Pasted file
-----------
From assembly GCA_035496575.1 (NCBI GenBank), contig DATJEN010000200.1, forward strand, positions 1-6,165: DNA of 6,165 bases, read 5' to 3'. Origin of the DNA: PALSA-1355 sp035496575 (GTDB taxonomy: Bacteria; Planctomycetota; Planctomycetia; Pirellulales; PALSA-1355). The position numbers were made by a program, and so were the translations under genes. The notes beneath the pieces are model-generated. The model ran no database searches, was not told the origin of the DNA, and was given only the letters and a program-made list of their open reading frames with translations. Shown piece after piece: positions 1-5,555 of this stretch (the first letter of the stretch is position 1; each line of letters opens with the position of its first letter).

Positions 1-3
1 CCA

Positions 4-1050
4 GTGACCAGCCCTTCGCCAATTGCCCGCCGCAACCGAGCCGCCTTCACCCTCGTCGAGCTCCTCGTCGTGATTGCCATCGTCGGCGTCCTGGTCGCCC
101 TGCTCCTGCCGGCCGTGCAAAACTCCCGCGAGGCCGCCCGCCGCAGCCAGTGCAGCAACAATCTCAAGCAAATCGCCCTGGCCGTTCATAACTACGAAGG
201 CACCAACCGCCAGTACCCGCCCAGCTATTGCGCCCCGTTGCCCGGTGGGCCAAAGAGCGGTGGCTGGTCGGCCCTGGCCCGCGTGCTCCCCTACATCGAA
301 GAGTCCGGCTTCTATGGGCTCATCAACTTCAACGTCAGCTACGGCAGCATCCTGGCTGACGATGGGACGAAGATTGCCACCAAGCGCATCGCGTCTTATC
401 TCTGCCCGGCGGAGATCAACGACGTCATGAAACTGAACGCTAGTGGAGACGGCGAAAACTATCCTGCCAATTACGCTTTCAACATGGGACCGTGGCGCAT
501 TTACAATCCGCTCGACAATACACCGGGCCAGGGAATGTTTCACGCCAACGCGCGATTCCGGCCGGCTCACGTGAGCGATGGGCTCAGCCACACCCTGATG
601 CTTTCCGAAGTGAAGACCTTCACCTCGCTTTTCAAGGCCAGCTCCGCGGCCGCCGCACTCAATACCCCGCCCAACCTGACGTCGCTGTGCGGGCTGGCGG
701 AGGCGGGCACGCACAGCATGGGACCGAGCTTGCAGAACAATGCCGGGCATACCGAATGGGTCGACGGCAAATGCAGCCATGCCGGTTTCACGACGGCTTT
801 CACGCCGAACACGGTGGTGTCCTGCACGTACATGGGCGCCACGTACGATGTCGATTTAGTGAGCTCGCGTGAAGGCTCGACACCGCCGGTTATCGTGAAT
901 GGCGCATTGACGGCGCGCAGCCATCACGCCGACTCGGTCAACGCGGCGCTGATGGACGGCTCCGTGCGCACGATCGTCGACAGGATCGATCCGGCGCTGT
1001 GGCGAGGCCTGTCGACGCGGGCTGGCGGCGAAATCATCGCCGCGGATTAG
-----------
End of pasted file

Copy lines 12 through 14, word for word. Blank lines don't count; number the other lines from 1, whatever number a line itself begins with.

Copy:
701 AGGCGGGCACGCACAGCATGGGACCGAGCTTGCAGAACAATGCCGGGCATACCGAATGGGTCGACGGCAAATGCAGCCATGCCGGTTTCACGACGGCTTT
801 CACGCCGAACACGGTGGTGTCCTGCACGTACATGGGCGCCACGTACGATGTCGATTTAGTGAGCTCGCGTGAAGGCTCGACACCGCCGGTTATCGTGAAT
901 GGCGCATTGACGGCGCGCAGCCATCACGCCGACTCGGTCAACGCGGCGCTGATGGACGGCTCCGTGCGCACGATCGTCGACAGGATCGATCCGGCGCTGT